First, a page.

Jean Joseph Étienne Lenoir
Jean Joseph Étienne Lenoir
|Died||4 August 1900 (aged 78)|
|Known for||Lenoir cycle, internal combustion engine, Electro plating|
Jean Joseph Étienne Lenoir also known as Jean J. Lenoir (12 January 1822 - 4 August 1900) was a Belgian engineer who developed the internal combustion engine in 1858. Prior designs for such engines were patented as early as 1807 (De Rivaz engine), but none were commercially successful. Lenoir's engine was commercialized in sufficient quantities to be considered a success, a first for the internal combustion engine.
He was born in Mussy-la-Ville (then in Luxembourg, part of the Belgian Province of Luxembourg since 1839). In 1838, he emigrated to France, taking up residence in Paris, where he developed an interest in electroplating. His interest in the subject led him to make several electrical inventions, including an improved electric telegraph.
By 1859, Lenoir's experimentation with electricity led him to develop the first internal combustion engine which burned a mixture of coal gas and air ignited by a "jumping sparks" ignition system by Ruhmkorff coil, and which he patented in 1860. The engine was a steam engine converted to burn gaseous fuel and thus pushed in both directions. The fuel mixture was not compressed before ignition (a system invented in 1801 by Philippe LeBon who developed the use of illuminating gas to light Paris), and the engine was quiet but inefficient, with a power stroke at each end of the cylinder. In 1863, the Hippomobile, with a hydrogen gas fueled, one cylinder, internal combustion engine, made a test drive from Paris to Joinville-le-Pont: top speed about 9 km in ~3 hours.
Lenoir was an engineer at Petiene et Cie (Petiene & Company), who supported him in his founding of the companies of Corporation Lenoir-Gautier et Cie engines Paris and Société des Moteurs Lenoir in Paris in 1859, with a capitalization of two million francs and a factory in the Rue de la Roquette, to develop the engine, and a three-wheeled carriage constructed to use it. Although it ran reasonably well, the engine was fuel inefficient, extremely noisy, tended to overheat, and, if sufficient cooling water was not applied, seize up. Nevertheless, Scientific American reported, in September 1860, that the Parisian newspaper Cosmos had pronounced the steam age over. By 1865, 143 had been sold in Paris alone, and production of Lenoir Gas Engines, by Reading Gas Works in London, had begun.
Lenoir had completed work on his engine in 1859 and had a grand unveiling on 23 January 1860, for twenty guests. In his speech he said, "If it works, I will add carburetor heating, at a constant level, which will allow the use of petrol, or gasoline, or tar, or any resin". He turned on the illuminating gas valve, pushed the flywheel, and the engine came to life. In 1860, Lenoir received a patent for "an air motor expanded by gas combustion" from Conservatoire National Des Arts Et Métiers, no. N.43624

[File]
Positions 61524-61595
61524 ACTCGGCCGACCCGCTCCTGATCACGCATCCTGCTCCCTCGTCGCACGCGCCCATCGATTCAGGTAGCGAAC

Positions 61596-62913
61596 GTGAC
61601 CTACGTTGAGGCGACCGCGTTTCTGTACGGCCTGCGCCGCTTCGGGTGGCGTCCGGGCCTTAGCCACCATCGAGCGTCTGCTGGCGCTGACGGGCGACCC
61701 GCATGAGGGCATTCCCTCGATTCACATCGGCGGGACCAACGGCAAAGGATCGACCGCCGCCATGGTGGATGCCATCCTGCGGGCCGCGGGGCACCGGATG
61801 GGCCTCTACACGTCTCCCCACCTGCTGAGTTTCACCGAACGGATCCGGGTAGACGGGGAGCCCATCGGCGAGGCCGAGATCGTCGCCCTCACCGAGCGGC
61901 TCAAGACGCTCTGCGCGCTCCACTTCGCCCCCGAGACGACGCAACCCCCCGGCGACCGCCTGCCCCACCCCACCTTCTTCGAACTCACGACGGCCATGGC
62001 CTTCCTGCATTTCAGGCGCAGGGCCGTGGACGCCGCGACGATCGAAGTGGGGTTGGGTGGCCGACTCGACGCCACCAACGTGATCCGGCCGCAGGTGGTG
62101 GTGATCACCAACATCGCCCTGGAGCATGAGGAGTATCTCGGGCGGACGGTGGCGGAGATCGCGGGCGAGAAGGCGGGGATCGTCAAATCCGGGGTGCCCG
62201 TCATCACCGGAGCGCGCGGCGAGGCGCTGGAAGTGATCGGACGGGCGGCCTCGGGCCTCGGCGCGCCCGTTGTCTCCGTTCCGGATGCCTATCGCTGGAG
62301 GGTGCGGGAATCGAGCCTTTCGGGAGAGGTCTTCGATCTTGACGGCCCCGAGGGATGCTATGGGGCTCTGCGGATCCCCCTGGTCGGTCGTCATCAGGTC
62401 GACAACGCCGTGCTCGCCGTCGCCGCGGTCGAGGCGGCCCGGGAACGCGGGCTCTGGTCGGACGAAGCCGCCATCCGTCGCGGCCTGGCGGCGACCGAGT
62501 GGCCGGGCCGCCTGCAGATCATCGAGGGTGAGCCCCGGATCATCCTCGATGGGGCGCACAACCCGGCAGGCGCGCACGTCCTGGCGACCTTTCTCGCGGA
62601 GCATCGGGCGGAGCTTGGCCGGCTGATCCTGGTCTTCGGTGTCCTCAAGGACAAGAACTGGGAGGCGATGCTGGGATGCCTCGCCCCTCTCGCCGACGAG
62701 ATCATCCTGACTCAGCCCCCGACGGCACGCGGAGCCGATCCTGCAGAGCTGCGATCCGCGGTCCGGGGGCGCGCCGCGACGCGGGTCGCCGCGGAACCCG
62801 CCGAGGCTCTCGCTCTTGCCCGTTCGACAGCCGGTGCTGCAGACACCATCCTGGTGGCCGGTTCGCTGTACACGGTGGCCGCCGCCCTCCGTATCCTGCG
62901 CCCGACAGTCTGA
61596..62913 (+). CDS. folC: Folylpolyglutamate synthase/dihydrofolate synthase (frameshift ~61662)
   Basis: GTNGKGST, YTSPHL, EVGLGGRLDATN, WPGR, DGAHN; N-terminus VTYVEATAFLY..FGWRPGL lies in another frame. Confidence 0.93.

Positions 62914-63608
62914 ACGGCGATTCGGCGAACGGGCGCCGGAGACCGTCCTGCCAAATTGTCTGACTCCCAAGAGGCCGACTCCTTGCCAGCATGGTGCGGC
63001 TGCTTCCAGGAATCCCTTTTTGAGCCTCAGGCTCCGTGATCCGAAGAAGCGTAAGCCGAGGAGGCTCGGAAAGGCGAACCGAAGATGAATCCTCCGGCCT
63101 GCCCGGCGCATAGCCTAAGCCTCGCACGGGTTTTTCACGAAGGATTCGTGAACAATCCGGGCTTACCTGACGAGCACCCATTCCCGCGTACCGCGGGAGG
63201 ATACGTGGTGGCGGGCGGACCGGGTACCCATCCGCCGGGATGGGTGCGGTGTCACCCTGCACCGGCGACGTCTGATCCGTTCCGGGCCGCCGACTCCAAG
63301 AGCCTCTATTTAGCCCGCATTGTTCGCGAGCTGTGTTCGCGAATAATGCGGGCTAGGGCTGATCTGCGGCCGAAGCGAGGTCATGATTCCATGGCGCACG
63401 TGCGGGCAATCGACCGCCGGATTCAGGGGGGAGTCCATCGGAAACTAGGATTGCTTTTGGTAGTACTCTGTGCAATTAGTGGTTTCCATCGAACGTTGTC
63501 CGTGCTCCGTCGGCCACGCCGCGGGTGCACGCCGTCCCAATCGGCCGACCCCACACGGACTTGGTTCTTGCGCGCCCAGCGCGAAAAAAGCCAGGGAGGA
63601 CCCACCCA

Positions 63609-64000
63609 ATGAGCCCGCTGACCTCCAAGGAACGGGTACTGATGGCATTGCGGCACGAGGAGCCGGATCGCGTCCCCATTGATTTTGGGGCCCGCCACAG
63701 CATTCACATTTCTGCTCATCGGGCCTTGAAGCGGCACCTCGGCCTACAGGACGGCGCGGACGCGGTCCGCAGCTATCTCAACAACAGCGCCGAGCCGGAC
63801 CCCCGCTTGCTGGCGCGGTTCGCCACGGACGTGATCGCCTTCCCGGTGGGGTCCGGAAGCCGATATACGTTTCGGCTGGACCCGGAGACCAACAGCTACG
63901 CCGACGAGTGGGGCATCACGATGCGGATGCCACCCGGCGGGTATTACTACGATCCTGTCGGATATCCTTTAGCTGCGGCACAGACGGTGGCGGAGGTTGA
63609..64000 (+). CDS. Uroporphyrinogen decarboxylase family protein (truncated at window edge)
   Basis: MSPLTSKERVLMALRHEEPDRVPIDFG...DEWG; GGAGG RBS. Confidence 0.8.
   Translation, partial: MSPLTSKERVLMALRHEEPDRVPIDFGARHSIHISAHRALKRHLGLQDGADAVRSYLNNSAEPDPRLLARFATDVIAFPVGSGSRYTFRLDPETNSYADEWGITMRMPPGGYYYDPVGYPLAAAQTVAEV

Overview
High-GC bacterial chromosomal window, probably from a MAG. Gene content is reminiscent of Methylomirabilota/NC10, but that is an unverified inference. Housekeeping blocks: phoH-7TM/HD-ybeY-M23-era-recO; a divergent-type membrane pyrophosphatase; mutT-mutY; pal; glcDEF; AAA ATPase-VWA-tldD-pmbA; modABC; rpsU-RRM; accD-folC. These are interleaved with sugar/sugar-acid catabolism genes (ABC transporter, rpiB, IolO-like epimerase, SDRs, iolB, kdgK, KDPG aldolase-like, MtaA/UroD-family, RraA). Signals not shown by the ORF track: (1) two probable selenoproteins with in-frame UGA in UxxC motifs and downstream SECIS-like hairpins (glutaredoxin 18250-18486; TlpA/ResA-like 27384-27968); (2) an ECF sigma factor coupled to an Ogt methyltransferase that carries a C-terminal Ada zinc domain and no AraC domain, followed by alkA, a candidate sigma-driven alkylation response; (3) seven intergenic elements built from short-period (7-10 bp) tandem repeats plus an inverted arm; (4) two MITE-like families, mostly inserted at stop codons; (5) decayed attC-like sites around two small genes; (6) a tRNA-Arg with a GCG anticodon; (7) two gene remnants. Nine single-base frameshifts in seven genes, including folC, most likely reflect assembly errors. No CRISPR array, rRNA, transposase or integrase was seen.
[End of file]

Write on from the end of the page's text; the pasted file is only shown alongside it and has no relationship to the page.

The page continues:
Dates vary from 1860 to 1863 on when Lenoir built his automobiles. It is apparent that he built a small carriage with his engine around 1860. His automobile of 1862 was capable of 3 kilometers per hour.
In 1861, he put one of his engines in a boat. In 1863, Lenoir demonstrated a second three-wheeled carriage, the Hippomobile, little more than a wagon body set atop a tricycle platform. It was powered by a 2543 cc (155 in3; 180×100 mm, 7.1×3.9in) 1.5 hp, "liquid hydrocarbon" (petroleum) engine with a primitive carburettor which was patented in 1886. It successfully covered the 11 km (7 mi) from Paris to Joinville-le-Pont and back in about ninety minutes each way, an average speed less than that of a walking man (though doubtless there were breakdowns). This succeeded in attracting the attention of Tsar Alexander II, and one was sent to Russia, where it vanished; Lenoir was not pleased. In 1863, he sold his patents to Compagnie parisienne de gaz and turned to motorboats instead, building the first naptha, a Ligroin fueled four-cycle in 1888.Jules Verne wrote in his 1863 novel Paris in the Twentieth Century of boulevards crowded with horseless carriages, "the Lenoir machine applied to locomotion."
Most applications of the Lenoir engine were as a stationary power plant powering printing presses, water pumps, and machine tools. They "proved to be rough and noisy after prolonged use", however. Other engineers, especially Nicolaus Otto, began making improvements on internal combustion technology, which soon rendered the Lenoir design obsolete. Less than 500 Lenoir engines of between 6 and 20 hp were built, including some under license in Germany.
In 1865, Lenoir returned to electrical engineering. He developed a new type of automatic telegraph device that could send information in written form. This device was of great value during the Franco-Prussian War. He also installed an improved version of his engine in a 12 meter long boat for a Mr. Dalloz who used it on the Seine for two years.
Lenoir was granted French citizenship in 1870 for assistance during the Franco-Prussian War, and awarded the Légion d'honneur in 1881 (not for the engine, but for developments in telegraphy). Lenoir's later years were impoverished despite his engine's success.
On 16 July 1900, not long before his death, Lenoir received an award from the ACF (Automobile Club de France), which was a vermeil plate with the inscription, "In recognition of his great merits as an inventor of the gas engine and builder of the first car in the world."
Lenoir died in La Varenne-Sainte-Hilaire on 4 August 1900.